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The phenomenon of road traffic crash along Abuja-lokoja highway has been a source of concern in view of the loss of life and its socio-economic consequence. This study examined the causes of road traffic accidents along Abuja-Lokoja highway using a survey questionnaire and secondary data obtained from the Federal road safety corps (FRSC) Kogi State and Federal Capital Territory ( FCT) sector commands covering the period 2003 to 2012. A total of 120 copies questionnaires were administered to commercial drivers in seven (7) motor parks. However, only 98 copies were successfully retrieved and considered appropriate for the analysis. The data generated were analysed using descriptive statistic and trend analysis. The result of the analysis shows that human related factors are mainly responsible for majority of the accident in the study area. Similarly, cars and buses are vehicle types that are frequently involved in accident on the road. Also majority of the accidents on the road occur during the daytime especially from 6am to 6pm. To address these problems, FRSC and other government organisations involved in road management should improve their effort at sensitizing the public especially the drivers on the need for safety behaviour while driving. Also regular monitoring patrol by Federal Road Safety Corps (FRSC) and Vehicle Inspection Officers (VIO) with the objective of checking the excesses of drivers along the route should be a daily exercise.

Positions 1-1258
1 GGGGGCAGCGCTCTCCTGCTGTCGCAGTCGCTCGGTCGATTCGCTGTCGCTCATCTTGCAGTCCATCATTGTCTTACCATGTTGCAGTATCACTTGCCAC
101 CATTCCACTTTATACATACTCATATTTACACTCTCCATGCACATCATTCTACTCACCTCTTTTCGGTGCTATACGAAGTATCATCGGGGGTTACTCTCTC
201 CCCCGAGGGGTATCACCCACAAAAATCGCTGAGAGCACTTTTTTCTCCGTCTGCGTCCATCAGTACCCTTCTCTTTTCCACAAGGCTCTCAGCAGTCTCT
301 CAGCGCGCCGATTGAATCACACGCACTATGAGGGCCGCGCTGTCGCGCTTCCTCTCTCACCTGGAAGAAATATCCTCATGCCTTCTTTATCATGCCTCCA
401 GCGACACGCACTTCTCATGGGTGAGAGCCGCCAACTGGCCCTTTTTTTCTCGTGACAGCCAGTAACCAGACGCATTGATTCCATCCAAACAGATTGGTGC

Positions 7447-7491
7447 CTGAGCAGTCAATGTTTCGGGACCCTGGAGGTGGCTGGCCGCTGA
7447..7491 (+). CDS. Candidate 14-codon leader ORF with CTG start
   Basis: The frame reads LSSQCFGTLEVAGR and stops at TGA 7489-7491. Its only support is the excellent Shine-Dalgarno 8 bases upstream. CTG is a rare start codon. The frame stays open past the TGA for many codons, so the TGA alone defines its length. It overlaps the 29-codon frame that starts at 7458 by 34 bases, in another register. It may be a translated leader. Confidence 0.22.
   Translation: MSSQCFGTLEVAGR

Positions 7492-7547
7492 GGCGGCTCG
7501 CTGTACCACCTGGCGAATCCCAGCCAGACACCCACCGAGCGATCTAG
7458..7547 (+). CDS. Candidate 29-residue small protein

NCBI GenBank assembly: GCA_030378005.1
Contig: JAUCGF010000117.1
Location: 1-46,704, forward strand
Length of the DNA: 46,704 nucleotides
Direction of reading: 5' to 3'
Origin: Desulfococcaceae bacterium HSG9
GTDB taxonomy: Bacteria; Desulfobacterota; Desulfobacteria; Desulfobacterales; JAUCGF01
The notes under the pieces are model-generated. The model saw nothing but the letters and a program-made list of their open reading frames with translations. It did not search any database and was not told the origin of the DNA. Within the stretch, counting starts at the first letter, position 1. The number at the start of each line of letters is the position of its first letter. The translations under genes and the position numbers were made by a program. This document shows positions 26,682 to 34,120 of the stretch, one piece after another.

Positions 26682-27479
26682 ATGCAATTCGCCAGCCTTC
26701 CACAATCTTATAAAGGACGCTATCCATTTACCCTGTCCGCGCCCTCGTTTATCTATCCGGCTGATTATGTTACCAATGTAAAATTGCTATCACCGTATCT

Transportation has liberated man and makes him more mobile, his increasing reliance on vehicular movement has conferred great facilities on him and his activities. The greatest culprit of all the modes of transport is road of which traffic crash is the most disturbing repercussion of its use (Sumaila, 2013). Globally, the phenomenon of Road Traffic Crash (RTC) is one of the leading causes of death. Annually, at least 1.2 million people die and 50 million are injured in RTC, a scale of death comparable to malaria and tuberculosis (World Health Organisation (WHO) 2005). More than 85% of these casualties occur in the low and middle income countries. Road traffic crash imposes a huge burden on developing countries amounting to 1-2% of GNP in most countries. This estimate takes account of only the direct economic cost mainly lost to productivity, rather than the full social costs often recognized by industrialized countries, its effect among the poor can be unequal. In low and middle income countries, poor people like pedestrian, cyclists and motorcyclists are usually vulnerable to RTC. They are of particular risks from the greater variety and intensity of traffic mix and the lack of separation from other road users. In Kenya, pedestrians and passengers in mass transit accounted for 80% of all fatalities and in Mumbai (India), 78% of road fatalities were pedestrians (WHO, 2005)

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